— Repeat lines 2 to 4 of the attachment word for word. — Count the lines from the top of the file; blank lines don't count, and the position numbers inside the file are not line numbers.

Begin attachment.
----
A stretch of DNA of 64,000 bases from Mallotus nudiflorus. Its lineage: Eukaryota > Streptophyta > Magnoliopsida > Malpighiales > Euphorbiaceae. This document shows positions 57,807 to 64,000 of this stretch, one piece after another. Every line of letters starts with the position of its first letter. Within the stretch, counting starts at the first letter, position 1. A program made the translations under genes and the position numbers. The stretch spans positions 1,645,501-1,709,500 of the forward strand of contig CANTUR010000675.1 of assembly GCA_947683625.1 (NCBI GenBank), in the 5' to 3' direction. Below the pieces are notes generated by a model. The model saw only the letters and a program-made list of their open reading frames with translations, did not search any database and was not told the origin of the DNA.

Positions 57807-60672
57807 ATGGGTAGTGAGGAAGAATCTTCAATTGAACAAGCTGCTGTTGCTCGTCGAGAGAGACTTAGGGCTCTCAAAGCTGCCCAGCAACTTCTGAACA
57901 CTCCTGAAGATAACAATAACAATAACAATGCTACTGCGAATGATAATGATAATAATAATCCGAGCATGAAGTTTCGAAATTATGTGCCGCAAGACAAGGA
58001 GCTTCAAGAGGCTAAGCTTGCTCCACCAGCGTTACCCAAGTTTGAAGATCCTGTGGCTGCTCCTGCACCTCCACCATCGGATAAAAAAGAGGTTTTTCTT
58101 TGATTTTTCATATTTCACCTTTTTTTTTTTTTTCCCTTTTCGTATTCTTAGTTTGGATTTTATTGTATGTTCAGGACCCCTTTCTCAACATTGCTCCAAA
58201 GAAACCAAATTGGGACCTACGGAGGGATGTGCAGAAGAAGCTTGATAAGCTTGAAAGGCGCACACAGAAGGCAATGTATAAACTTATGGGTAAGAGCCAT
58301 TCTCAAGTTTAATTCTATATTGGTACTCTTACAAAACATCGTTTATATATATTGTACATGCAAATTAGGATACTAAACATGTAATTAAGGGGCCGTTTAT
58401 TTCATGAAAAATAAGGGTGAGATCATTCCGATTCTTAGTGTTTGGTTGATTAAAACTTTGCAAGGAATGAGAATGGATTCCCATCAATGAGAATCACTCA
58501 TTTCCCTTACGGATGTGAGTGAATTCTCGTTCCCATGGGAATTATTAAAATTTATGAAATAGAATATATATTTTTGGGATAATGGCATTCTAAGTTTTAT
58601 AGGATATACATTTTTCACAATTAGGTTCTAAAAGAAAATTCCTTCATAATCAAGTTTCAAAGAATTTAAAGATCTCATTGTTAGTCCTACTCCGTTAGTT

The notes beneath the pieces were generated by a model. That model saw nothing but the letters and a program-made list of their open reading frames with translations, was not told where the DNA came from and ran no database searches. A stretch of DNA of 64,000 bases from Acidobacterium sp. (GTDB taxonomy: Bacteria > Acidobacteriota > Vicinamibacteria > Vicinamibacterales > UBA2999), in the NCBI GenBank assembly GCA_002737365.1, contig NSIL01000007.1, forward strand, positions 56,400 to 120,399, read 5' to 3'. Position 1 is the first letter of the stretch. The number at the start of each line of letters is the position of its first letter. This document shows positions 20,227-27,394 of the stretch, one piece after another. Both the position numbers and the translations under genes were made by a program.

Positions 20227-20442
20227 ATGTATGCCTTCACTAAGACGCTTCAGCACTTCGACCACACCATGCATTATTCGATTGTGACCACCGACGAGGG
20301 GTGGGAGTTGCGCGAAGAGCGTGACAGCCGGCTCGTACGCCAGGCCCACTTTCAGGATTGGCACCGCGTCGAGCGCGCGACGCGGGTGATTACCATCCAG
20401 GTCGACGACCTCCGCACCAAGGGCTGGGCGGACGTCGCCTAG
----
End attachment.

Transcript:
Positions 57807-60672
57807 ATGGGTAGTGAGGAAGAATCTTCAATTGAACAAGCTGCTGTTGCTCGTCGAGAGAGACTTAGGGCTCTCAAAGCTGCCCAGCAACTTCTGAACA
57901 CTCCTGAAGATAACAATAACAATAACAATGCTACTGCGAATGATAATGATAATAATAATCCGAGCATGAAGTTTCGAAATTATGTGCCGCAAGACAAGGA